What you should know about Beer Glasses
So, you've pulled out an ice-cold beer mug from the freezer, but did you really grab the 'correct' glass? You may be surprised that various styles of beers have their own ideal serving glass. We know what you're thinking...Does it really matter? In some cases, yes! Find out which beers should be served in which glasses.
The American Pint Glass is probably the beer glass you're used to seeing at bars or perhaps you have a few of your own. The majority of beers in the United States are served in this glass and has become one of the classic styles. It's made from thick glass which makes them durable and helps safe-guard against the warmth of your hand to maintain your beers cold temperature. Their shape, however, is not the best. Due to it's nearly straight sides, aromas and carbonation escape quickly along with your beer's head. There are other styles of Pint glasses such as an English style Nonic Pint with straight sides and a bulging rim, German style Willibecher Pint resembling an American Pint, and an Irish style Tulip Pint with straight sides on the bottom, opening into a bulbous shape at the top.
Use for: American IPA's, Imperial IPA's, American Pilsners, American Ales and Lagers, Light Lagers, Brown Ales, Double Stouts, Irish Stouts, Irish Ales, Red Ales, Cream Ales, English Ales or Porters.
Beers Served in a Weizen Glass
A Weizen glass, or 'wheat glass', is used for - you guessed it! - a number of different wheat brews. Its slim designed not only shows off the color of your beer nicely but also keeps aromas in and retains your beer's head.
Use for: Wheat beers, Dunkelweizen, White Ales, Hefeweizen, Kristalweizen or Weizenbocks.
Beers to Serve in a Thistle Glass
A Thistle beer glass is an unusual glass that makes for a fun presentation if nothing else. The name originates from the thistle flower (Scotland's national flower) because of its shape. It has a longer steam connecting to the distinctively round base, straight sides and its outward flowing quality of the rim. This typically hand-blown glass design helps retain your beer's head and retain aromas.
Use for: Scotch Ales or other Scottish brew styles.
Beers Served in a Tulip Glass
A Tulip glass is similar to the Thistle glass but is stockier, has a larger bulbous body and flares out just at the rim. The shape helps retain large heads, aromas and is ideal for aromatic and hoppy beers.
Use for: Pale Ales, IPA's, Strong Ales, Biere de Garde, Saisons, or Belgian Ales.
Beers Served in a Snifter Glass
These little and very round glasses are a typical style for serving brandy because of its shape. However, this style of glass is perfect for aromatic brews, such as Belgian Ales, because of the great head retention and wide bowl which helps release the aromas within the beer.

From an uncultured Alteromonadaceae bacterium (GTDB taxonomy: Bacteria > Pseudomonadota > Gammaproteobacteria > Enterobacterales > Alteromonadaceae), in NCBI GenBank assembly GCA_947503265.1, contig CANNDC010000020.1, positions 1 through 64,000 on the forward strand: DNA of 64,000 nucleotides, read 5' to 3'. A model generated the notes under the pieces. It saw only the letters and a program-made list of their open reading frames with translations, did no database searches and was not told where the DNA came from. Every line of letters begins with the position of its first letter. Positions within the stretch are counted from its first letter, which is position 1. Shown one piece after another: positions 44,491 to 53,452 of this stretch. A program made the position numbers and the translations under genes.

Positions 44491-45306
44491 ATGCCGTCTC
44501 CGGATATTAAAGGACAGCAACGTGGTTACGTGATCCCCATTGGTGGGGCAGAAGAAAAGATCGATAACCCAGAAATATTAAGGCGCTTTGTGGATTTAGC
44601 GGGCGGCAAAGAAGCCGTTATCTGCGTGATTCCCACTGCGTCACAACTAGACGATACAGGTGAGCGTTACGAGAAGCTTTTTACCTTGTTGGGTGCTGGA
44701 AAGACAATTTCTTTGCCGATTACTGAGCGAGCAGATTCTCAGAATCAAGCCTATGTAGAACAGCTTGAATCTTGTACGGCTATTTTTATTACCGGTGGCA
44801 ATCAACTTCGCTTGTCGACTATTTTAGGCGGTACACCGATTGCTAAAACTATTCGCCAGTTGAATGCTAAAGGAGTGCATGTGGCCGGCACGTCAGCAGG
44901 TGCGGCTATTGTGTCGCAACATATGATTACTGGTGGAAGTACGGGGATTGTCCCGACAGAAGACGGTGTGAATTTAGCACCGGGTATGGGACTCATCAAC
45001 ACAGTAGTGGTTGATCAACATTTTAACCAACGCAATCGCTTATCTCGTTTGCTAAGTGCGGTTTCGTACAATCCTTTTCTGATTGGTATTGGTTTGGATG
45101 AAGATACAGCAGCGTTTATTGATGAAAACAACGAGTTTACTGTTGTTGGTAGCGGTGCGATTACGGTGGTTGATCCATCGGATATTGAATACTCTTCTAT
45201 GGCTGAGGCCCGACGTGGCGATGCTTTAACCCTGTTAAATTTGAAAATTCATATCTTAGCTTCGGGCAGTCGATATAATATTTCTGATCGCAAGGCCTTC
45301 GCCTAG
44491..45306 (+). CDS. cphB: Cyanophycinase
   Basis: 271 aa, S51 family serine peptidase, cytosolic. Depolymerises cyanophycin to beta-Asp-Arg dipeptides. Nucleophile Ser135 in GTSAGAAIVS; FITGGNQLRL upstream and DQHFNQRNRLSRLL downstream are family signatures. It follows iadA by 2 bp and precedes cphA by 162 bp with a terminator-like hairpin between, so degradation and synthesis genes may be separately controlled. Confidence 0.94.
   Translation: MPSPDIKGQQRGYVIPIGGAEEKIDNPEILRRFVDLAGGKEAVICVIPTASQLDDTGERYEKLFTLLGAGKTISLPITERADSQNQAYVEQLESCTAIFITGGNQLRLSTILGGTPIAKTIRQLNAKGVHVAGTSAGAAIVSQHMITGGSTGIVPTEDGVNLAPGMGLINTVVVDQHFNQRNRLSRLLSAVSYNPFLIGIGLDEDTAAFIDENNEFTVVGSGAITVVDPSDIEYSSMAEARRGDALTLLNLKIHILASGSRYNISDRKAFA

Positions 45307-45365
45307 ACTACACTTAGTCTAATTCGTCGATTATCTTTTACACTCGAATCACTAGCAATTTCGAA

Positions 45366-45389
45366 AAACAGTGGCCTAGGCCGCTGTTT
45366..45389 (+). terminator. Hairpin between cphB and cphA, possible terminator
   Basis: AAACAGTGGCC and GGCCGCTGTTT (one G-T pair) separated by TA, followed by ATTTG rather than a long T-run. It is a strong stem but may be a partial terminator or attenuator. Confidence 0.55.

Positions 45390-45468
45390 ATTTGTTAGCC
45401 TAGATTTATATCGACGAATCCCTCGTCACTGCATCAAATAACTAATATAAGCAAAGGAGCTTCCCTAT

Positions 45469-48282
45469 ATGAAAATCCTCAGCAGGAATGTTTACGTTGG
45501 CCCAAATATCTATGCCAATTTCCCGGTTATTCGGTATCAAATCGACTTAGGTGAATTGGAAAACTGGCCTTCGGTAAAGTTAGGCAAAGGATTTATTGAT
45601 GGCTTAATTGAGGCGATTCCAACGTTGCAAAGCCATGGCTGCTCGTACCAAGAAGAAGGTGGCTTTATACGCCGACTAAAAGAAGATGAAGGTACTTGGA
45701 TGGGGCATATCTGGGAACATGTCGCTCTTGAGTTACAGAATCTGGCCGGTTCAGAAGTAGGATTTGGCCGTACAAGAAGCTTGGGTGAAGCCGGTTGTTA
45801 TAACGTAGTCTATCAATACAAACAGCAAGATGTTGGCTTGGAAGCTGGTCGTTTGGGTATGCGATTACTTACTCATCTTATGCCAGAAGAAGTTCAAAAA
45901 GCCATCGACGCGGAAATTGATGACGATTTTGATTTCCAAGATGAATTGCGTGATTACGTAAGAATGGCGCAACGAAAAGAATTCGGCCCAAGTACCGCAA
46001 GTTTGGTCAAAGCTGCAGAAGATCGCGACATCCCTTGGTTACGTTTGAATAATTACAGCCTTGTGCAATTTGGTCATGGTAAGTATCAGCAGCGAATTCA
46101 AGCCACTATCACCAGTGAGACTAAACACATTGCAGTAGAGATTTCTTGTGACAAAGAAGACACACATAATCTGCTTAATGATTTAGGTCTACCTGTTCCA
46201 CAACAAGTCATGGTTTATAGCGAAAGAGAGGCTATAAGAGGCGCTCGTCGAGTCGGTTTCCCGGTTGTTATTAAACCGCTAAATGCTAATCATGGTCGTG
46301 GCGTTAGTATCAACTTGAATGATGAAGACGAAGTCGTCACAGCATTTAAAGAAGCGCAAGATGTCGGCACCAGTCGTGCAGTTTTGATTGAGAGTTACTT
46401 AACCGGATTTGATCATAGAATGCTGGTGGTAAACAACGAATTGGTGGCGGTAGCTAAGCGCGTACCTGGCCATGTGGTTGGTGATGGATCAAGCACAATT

Use for: Belgian Ales, Bocks, Imperial Ales and Stouts, Strong Ales, IPA's, Saisons, or beers with an ABV over 7%.
Beers to Serve in a Stein Glass / Mug
A Stein beer glass is often referred to as mug, comes in a variety of sizes and can be used for a number of different brew styles. In order to preserve your brew's cold temperature, this glass also comes sporting a nice, heavy-duty handle - sparing your beer the warmth from your hand. It is a traditionally German style glass and can be made from silver, wood, glass, or earthenware and occasionally has a hinged lid on top. Stouter Krug mugs are short, slightly curved and has a number of indents along its surface.
Use for: American Pale Ales, Scottish Ales, Oatmeal Stouts, Irish Stouts, English Bitters, most Lagers, or German Ales.
Beers Served in a Stange Glass / Stick Glass
Stange glasses have a particular shape and reason behind it. The glass is 6 inches tall, 2 inches wide and has very straight sides. This seems like a fitting name, since 'stance' means 'pole' or 'stick' in German! The glass is designed for Kölsch beers and holds less than the average beer glass so you can drink it before the beer gets too warm.
Use for: German Kölschs, Altbiers, Goses, or Gueuzes.
Beers to Serve in a Pilsner Glass
While similar in shape to the Stange glass, the Pilsner glass is tall, narrow and designed to help show off the color, carbonation, clarity and head of your beer. This glass, however, is larger than a Stange glass and has a continuing, steady tapered shape beginning at the very bottom. Be sure to note that this glass does not have any curvature!
Use for: American Lagers, Bocks, Blonde Ales, or all Pilsners.
While there are a few other shapes out there, you are most likely to come across the ones listed above. Now, you probably aren't going to run out and buy 8 different styles of glasses...if you do we applaud you! You are a real beer connoisseur. However, for those of you who have a preference for few different styles - it may be time to upgrade your beer glasses!